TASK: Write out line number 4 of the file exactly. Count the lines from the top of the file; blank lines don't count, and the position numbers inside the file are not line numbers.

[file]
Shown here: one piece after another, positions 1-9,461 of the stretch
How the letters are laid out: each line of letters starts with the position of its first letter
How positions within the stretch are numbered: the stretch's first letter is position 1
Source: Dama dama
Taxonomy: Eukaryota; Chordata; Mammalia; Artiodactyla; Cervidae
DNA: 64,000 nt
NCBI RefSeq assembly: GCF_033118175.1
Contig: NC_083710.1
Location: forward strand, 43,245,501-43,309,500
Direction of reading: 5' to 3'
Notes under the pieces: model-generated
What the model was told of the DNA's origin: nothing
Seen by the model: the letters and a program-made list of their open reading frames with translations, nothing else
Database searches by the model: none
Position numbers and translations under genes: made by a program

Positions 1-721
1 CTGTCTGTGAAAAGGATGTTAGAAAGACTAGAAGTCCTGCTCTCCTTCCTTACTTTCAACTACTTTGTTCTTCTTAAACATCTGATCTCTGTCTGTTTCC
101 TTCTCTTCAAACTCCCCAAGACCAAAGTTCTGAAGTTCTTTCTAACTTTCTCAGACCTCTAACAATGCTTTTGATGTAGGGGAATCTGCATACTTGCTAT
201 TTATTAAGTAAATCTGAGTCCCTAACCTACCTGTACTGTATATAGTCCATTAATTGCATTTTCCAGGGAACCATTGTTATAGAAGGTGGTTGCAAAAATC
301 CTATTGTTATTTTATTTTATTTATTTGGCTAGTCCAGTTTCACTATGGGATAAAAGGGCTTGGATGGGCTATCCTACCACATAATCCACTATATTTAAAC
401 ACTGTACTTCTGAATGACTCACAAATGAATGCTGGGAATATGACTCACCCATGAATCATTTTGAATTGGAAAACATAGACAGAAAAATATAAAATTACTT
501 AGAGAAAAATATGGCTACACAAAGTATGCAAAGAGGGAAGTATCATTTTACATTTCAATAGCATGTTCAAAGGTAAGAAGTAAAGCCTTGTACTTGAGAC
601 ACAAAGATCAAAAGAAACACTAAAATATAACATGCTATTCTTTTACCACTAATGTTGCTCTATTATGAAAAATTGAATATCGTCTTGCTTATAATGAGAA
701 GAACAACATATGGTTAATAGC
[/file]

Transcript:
Source: Dama dama